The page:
This is really cool for us because we love Goop’s focus on health and wellness, and they were so kind to include Wuf Shanti and Adam in their magazine. We’d love to hear your thoughts and feelings about the Mindful Kids Peace Summit, so please feel free to comment. Please join our mission to teach about physical and mental health, coping with stress and emotions, and ending the violence. Follow us on social media (all @wufshanti), and help us get the word out about the Peace Summit to teachers, parents, healthcare practitioners, and teens by sharing, sharing, sharing. Together we can change this world and make a positive impact.
Text of Article:
A 14-Year-Old Teaches Mindfulness to Kids across the Globe
In an online video, a group of little kids is practicing yoga. They wobble in tree pose on brightly colored yoga mats as they sing, “If you’re happy and you know it, be a tree!” In the middle of this unlikely group is their instructor, a smiling dog—that is, a person wearing a dog costume. This is Wuf Shanti.
“When we wake up every morning and do some stretching and breathing, we set ourselves up to have a good day,” Wuf Shanti tells the kids as they uncoil their little legs and look up at him.
The video is part of series to teach kids the importance of yoga and mindfulness—and the producer would know. He’s fourteen. Adam Avin is a high school freshman from Fort Lauderdale—and one of the youngest certified yoga instructors for youth in Florida. He’s passionate and clearly precocious, and he spends his time outside of school using Wuf Shanti to teach kids the practice of yoga. Avin says Wuf gives children a fun way to learn mindfulness so they can “deal with stress and emotions better.”
“With everything going on in the world—violence, bullying, and kids isolating themselves—it’s important for everyone to take five minutes every day to meditate and focus on your breath,” says Avin.
Avin learned all this from his great-grandfather Jack, “a yogi at heart,” who passed many valuable mantras down to his great-grandson, including “Think well to be well” and “Smile and the world will smile with you.” When Jack passed away, Avin wanted to carry on what he had learned from Jack, so he started drawing a floppy-eared dog sitting cross-legged in meditation, paws to heart, and writing his great-grandpa’s mantras underneath. He named the sketch Wuf Shanti.
Wuf quickly started to grow off the page: Avin next incorporated him into a school project, then a book, and then a mindfulness curriculum.
That was five years ago. To date, Avin has produced seven books, an expanded mindfulness curriculum, and an app for iPhone and Android, all based around Wuf. There’s also the video series broadcast on local PBS and the Children’s TV network in children’s hospitals. And Avin and his alter ego travel to hospitals and schools across the country to give kids in-person mindfulness lessons.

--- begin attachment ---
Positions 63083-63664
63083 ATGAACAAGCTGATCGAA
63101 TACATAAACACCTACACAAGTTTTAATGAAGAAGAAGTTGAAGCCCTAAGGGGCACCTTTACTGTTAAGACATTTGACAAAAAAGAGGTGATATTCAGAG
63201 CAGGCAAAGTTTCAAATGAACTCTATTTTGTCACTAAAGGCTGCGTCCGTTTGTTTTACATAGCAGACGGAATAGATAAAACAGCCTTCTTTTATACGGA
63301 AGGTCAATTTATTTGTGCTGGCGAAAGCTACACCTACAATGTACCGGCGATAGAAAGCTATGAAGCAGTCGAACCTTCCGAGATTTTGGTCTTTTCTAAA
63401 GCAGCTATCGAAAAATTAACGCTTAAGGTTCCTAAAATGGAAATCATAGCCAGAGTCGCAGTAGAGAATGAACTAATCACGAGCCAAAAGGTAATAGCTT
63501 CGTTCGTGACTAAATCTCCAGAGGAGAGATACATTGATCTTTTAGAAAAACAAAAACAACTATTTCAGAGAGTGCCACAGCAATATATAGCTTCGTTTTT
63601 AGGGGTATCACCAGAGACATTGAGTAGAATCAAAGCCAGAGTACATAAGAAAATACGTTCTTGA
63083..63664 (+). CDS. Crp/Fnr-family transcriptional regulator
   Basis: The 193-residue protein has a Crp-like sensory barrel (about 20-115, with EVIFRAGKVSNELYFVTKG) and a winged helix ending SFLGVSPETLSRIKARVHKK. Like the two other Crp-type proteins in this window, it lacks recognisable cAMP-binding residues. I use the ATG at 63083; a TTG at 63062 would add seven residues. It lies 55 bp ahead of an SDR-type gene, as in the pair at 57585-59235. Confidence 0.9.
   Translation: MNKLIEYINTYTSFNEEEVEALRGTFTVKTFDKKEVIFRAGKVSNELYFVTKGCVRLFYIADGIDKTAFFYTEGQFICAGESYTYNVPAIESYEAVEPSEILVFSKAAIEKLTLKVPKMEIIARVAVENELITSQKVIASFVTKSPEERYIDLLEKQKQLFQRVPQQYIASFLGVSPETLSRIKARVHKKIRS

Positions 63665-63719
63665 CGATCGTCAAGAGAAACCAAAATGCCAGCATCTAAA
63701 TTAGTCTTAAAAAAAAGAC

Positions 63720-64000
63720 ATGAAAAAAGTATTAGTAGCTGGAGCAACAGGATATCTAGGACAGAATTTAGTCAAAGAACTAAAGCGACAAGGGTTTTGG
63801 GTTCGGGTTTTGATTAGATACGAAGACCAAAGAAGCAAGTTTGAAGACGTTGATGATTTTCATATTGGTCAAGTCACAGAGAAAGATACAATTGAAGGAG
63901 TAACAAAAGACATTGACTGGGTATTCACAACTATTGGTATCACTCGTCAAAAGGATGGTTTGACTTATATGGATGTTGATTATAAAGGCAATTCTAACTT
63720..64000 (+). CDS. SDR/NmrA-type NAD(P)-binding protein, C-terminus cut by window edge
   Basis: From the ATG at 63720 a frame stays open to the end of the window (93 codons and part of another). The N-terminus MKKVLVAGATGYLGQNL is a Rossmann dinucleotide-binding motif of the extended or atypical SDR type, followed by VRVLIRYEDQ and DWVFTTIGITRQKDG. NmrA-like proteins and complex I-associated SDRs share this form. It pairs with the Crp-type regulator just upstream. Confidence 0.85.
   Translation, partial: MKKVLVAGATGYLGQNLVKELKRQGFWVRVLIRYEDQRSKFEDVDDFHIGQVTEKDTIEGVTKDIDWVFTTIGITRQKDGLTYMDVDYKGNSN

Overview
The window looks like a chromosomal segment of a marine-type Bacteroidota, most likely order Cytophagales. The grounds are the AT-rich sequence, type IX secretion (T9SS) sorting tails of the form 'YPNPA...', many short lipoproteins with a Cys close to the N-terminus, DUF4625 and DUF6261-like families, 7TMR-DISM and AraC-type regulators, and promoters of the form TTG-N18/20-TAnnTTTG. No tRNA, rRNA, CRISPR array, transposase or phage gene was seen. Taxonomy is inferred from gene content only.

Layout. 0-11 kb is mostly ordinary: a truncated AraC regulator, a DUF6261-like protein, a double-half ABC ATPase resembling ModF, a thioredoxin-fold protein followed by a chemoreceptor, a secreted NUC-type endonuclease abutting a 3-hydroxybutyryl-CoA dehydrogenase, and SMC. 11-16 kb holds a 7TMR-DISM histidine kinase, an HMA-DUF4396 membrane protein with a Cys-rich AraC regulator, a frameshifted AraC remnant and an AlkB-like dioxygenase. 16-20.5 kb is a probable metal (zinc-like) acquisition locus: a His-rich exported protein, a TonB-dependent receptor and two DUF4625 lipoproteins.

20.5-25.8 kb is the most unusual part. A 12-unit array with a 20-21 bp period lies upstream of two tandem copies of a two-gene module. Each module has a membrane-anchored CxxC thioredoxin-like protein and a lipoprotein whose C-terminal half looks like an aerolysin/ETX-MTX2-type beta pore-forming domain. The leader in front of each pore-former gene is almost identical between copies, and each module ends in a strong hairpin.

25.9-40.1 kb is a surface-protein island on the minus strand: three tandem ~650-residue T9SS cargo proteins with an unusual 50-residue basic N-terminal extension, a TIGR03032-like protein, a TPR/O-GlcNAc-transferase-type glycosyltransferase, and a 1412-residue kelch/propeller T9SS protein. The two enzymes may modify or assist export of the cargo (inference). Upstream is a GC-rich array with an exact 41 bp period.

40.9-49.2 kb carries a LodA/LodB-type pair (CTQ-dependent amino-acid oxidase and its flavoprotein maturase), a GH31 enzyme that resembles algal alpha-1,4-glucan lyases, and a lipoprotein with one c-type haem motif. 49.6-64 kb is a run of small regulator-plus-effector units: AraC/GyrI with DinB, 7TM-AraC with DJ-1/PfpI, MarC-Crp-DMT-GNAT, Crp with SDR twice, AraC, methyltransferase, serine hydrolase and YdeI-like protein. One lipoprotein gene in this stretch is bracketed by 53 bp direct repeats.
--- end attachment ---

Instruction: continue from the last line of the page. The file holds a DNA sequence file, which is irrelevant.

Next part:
“When Wuf walks into the room, all the kids’ faces light up,” he says. (Avin used to put on the dog costume, but he’s too tall now. His mother, Marni, or a fellow yoga instructor wears it.)
Today, Avin is focused on his latest wellness endeavor—the Mindful Kids Peace Summit. A five-day online educational program running this February, the summit—which he cofounded with educational expert Helen Maffini—is Avin’s largest project to date. He’s including everything you’d look for at a mindfulness event, from breathwork lessons to diversity talks to social emotional learning workshops. There will be panels, interviews, lessons, and motivational speeches from practitioners, athletes, and celebrities. And since it will be online and accessible from anywhere, Avin is trying to get the word out to teachers around the country and world to entice them to play the program for their students.
“We really want to get middle schools and high schools to watch it all on the same day, at the same time,” he says.
Stretched over a school week, the summit will dive deep into various themes, including diversity, inclusion, and communication; kindness and anti-bullying; de-stressing and coping tools; bettering the world; and emotional learning and mindfulness.
It’s a huge project, and Avin still has a lot of work to do. He also has to produce new mindfulness videos, play on the high school golf team, study for tests, and find time to be a teen. But Avin isn’t overwhelmed; in fact—and true to his mindfulness practice—he’s grateful. He “focuses on what’s happening now” and spends his energy on his own goals, no matter how lofty. “We want to make the world a better place,” he says.
The Mindful Kids Peace Summit will take place online, February 11 to 15, 2019. To learn more, visit here.